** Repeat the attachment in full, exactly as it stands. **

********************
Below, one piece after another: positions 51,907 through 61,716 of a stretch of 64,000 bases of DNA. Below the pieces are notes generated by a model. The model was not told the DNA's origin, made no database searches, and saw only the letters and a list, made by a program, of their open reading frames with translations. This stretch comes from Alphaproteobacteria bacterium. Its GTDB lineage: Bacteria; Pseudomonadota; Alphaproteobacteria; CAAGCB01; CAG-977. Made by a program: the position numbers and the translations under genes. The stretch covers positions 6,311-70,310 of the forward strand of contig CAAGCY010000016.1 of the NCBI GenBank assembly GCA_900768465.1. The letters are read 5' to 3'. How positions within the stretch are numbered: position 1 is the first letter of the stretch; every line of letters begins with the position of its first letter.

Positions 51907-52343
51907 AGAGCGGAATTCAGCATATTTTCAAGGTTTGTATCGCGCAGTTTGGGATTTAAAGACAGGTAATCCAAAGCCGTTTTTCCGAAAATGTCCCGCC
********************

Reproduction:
Below, one piece after another: positions 51,907 through 61,716 of a stretch of 64,000 bases of DNA. Below the pieces are notes generated by a model. The model was not told the DNA's origin, made no database searches, and saw only the letters and a list, made by a program, of their open reading frames with translations. This stretch comes from Alphaproteobacteria bacterium. Its GTDB lineage: Bacteria; Pseudomonadota; Alphaproteobacteria; CAAGCB01; CAG-977. Made by a program: the position numbers and the translations under genes. The stretch covers positions 6,311-70,310 of the forward strand of contig CAAGCY010000016.1 of the NCBI GenBank assembly GCA_900768465.1. The letters are read 5' to 3'. How positions within the stretch are numbered: position 1 is the first letter of the stretch; every line of letters begins with the position of its first letter.

Positions 51907-52343
51907 AGAGCGGAATTCAGCATATTTTCAAGGTTTGTATCGCGCAGTTTGGGATTTAAAGACAGGTAATCCAAAGCCGTTTTTCCGAAAATGTCCCGCC